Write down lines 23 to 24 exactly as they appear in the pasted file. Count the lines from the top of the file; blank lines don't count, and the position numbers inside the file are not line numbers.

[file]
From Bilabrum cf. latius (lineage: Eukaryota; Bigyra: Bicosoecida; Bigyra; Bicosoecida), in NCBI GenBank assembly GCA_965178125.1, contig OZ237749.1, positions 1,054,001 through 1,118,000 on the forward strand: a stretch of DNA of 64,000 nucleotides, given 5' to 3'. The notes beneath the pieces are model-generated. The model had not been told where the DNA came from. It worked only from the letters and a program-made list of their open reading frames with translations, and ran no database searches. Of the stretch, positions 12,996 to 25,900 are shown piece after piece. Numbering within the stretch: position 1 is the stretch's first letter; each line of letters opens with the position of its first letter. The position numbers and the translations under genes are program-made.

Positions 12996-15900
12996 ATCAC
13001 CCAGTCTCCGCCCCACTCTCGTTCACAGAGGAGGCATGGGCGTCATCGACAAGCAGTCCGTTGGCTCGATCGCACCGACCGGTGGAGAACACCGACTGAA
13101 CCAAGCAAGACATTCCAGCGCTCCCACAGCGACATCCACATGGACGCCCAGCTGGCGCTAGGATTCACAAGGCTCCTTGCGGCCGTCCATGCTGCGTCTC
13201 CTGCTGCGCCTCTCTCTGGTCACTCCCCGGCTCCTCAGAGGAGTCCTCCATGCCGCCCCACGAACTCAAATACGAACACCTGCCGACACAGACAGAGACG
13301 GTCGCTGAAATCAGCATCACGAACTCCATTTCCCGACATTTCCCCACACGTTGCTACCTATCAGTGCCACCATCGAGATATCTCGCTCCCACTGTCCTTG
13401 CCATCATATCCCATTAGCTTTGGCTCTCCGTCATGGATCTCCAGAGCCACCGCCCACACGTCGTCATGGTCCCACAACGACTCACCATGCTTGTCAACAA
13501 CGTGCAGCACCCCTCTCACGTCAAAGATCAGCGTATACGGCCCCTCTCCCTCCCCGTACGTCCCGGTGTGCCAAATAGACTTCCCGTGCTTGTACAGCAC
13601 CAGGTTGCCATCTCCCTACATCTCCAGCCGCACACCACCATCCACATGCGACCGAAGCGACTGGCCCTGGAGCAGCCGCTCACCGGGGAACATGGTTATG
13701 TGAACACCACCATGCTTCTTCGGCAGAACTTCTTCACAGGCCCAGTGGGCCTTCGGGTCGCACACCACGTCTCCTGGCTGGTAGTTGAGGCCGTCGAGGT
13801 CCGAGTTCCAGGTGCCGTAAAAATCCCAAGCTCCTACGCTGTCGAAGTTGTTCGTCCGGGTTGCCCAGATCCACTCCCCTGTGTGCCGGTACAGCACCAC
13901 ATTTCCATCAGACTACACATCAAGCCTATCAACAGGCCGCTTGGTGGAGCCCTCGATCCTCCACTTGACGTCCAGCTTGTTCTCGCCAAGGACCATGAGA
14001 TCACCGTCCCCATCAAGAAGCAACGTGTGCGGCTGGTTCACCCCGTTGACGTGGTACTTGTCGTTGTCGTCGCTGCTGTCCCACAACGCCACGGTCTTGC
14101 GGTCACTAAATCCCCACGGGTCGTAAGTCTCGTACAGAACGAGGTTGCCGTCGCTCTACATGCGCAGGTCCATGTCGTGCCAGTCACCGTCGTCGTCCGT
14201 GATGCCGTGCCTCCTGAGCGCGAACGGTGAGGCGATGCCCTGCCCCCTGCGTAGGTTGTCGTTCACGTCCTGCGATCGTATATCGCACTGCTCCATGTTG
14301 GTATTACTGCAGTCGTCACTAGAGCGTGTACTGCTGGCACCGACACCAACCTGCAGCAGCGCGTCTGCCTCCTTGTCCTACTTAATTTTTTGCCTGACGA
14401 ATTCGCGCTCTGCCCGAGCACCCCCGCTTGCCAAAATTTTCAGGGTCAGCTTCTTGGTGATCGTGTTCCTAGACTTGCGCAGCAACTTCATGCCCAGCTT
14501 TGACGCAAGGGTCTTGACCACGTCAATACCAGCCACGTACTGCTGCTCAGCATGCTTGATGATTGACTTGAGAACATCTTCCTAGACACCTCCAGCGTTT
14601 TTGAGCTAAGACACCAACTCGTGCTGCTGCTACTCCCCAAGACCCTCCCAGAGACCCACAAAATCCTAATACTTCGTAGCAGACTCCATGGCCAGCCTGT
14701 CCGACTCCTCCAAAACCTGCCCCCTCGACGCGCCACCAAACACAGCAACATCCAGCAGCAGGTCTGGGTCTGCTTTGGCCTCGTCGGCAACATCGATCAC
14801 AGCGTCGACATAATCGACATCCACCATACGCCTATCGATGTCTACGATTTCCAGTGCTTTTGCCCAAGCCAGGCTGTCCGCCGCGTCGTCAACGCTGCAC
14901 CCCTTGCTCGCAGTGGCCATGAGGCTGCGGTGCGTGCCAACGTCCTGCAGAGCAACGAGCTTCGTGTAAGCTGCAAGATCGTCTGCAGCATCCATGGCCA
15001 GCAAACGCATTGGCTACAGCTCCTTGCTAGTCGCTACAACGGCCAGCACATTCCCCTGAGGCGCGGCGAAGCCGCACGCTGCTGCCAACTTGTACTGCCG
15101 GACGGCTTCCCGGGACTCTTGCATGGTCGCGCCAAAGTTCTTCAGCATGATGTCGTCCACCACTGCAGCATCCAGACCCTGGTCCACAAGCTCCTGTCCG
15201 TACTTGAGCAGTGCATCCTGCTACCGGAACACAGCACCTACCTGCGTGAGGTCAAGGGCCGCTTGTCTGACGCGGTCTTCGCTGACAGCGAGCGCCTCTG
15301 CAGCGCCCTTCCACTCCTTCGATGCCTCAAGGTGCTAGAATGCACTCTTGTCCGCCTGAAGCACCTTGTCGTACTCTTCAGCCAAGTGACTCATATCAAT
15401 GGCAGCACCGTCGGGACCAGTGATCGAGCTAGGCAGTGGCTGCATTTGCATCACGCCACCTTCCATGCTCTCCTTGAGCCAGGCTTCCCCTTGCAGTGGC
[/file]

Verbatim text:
14901 CCCTTGCTCGCAGTGGCCATGAGGCTGCGGTGCGTGCCAACGTCCTGCAGAGCAACGAGCTTCGTGTAAGCTGCAAGATCGTCTGCAGCATCCATGGCCA
15001 GCAAACGCATTGGCTACAGCTCCTTGCTAGTCGCTACAACGGCCAGCACATTCCCCTGAGGCGCGGCGAAGCCGCACGCTGCTGCCAACTTGTACTGCCG